Even though the amounts of data available is growing exponentially, beware of promises from ideas like big data. They promise that powerfully profitable insights will gush from your data. But they rarely mention the work you need to do first to make the data accessible and reliable enough, and to articulate the questions you want the insights to answer.
A proper approach to performance measurement will appear to fail this characteristic of one-size-fits-all. The truth is, a good measurement approach is to any goal like the scientific method is to any hypothesis. There is actually more danger in a tailored approach. One-size-fits-all builds rigour and proven techniques into the approach.
Beware of measurement fads that provide techniques that are not founded on well-tested and proven theory. Like how many dashboards assume insights come from point-to-point comparisons, when the proven theory is that insights come from understanding statistical variation.
Easy to cut-and-paste: No.
The thing about measurement being a process is that it has steps. No step is unnecessary, and each step creates the right inputs for the subsequent step. You can’t take one step out and do it in isolation, and expect great results.
Methods like the Balanced Scorecard have been cut-and-pasted so very often. People have cut the four perspectives and pasted them in their own way, and lost the research-informed theory of cause-effect that the framework was built from.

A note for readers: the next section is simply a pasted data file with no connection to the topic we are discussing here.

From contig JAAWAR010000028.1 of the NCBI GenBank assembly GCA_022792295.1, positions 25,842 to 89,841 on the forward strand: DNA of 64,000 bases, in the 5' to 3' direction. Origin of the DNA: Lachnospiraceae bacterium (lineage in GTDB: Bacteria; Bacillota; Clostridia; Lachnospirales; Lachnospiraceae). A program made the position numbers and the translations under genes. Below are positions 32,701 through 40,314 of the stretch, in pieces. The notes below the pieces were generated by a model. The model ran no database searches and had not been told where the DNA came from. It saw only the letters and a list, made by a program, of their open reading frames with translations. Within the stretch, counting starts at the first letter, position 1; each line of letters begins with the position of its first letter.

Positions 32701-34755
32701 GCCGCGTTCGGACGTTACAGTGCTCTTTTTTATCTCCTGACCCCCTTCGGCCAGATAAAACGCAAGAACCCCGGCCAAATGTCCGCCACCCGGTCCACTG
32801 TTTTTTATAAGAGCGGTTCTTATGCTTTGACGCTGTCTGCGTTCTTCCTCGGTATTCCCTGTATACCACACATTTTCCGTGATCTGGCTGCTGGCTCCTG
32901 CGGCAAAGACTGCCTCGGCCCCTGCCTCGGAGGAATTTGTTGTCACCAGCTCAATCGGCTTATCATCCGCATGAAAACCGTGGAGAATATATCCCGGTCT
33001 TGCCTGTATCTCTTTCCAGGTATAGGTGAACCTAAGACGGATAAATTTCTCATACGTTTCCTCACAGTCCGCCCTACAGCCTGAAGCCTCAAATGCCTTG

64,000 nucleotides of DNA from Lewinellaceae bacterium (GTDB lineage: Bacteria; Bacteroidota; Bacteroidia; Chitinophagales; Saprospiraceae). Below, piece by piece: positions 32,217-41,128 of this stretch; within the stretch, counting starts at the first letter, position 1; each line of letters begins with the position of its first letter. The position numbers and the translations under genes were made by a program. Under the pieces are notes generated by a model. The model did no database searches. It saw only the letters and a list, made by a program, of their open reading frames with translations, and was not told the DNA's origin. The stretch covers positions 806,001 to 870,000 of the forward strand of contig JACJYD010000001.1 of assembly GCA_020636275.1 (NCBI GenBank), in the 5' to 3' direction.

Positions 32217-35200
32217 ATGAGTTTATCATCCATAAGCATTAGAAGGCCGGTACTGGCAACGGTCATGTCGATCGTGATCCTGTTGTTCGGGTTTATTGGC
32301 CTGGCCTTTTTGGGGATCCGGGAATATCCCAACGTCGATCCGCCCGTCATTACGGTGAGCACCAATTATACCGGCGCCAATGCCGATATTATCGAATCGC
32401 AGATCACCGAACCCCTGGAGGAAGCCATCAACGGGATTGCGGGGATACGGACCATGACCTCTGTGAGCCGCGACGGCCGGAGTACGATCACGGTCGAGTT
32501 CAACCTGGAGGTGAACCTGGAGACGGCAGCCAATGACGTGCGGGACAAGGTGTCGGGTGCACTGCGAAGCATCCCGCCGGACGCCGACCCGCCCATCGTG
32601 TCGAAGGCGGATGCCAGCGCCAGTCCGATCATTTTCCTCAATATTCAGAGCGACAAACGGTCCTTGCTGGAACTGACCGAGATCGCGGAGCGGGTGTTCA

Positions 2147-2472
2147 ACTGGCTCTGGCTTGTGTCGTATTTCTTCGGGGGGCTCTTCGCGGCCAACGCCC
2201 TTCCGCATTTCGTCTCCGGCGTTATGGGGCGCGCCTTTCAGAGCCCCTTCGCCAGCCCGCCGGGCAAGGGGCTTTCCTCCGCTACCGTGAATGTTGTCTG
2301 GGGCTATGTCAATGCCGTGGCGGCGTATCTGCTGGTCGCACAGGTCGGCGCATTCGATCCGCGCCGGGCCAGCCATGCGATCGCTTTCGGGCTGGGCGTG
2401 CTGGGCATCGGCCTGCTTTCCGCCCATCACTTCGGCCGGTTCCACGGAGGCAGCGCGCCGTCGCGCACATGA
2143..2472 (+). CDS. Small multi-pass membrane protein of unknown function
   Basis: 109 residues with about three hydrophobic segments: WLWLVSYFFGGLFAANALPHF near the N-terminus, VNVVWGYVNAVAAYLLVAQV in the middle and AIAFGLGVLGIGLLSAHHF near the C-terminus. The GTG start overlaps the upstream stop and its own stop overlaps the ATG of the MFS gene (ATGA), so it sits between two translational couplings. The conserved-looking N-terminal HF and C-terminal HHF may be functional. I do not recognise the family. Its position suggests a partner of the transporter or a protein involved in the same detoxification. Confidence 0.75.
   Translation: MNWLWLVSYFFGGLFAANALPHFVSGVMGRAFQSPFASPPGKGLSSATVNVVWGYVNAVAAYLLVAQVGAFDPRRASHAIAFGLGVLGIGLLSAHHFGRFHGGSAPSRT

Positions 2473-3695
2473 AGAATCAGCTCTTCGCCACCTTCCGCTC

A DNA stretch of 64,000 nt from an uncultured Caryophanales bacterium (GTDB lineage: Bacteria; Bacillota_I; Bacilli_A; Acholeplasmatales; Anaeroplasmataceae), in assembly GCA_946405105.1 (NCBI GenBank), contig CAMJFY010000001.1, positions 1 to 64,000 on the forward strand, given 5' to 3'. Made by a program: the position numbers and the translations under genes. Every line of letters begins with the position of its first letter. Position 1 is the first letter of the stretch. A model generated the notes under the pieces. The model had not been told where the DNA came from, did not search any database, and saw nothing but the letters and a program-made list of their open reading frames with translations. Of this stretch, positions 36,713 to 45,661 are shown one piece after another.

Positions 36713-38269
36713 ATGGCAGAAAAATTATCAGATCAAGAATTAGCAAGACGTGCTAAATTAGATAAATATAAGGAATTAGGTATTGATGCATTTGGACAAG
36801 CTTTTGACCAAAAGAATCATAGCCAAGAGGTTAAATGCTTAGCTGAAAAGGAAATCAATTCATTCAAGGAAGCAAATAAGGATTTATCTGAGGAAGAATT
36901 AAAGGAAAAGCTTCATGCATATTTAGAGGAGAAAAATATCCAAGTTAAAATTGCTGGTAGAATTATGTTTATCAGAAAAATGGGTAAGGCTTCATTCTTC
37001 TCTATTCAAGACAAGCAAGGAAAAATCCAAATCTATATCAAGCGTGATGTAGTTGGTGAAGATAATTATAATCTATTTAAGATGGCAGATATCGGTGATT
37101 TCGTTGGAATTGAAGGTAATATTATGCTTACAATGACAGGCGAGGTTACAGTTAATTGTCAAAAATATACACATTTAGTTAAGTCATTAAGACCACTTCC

In tune with the Zeitgeist: No.
The topic of performance measurement has been around for decades. It got a little bit of prominence when the Balanced Scorecard was published in the 1990s, and when David Parmenter published his “Key Performance Indicators” book. But if you look over most management journals and media, it’s one of the least written-about topics. It rarely makes the headlines.
The measurement related ideas making headlines at this time are big data, analytics and AI. These are tools that give us greater access to information in our growing datasets. But they don’t do the thinking for us, and still need to be guided by signals in measures of what matters most.
Novel, not radical: No.
A good performance measurement approach, and particularly PuMP as an example, challenges the fundamental way something is done. It’s not a repackaged version of the same old common KPI practices. It’s a thorough process of techniques that challenge and reengineer the way people create measures, to remove the common struggles.
A few twists on performance measurement have emerged over the years. OKRs, North Star Metrics, OGSM, and even the term ‘KPIs’ have all grabbed some spotlight with their catchy names and simple concepts. But they have traded depth for novelty.
Legitimized by gurus and disciples: No.
Who created the scientific method? Who created strategic planning? Who created PuMP? Who cares. What matters more for a measurement methodology is that it works, and its popularity and adoption grows for that reason alone.
Gurus certainly have helped various measurement tools rise to global fame. Like Andy Grove and OKRs, Kaplan and Norton and the Balanced Scorecard, and Jack Welch and Six Sigma. But none of these approaches address the real struggles people have with developing KPIs.
The right approach to performance measurement can never be a management fad.
The KPI term might be a fad, but the underlying measurement process isn’t. True performance measurement has almost none of the characteristics of a management fad. And a really good approach to performance measurement can easily become a management classic.
Do big data, analytics and AI mean that performance measurement is just another management fad, and KPIs will soon become irrelevant?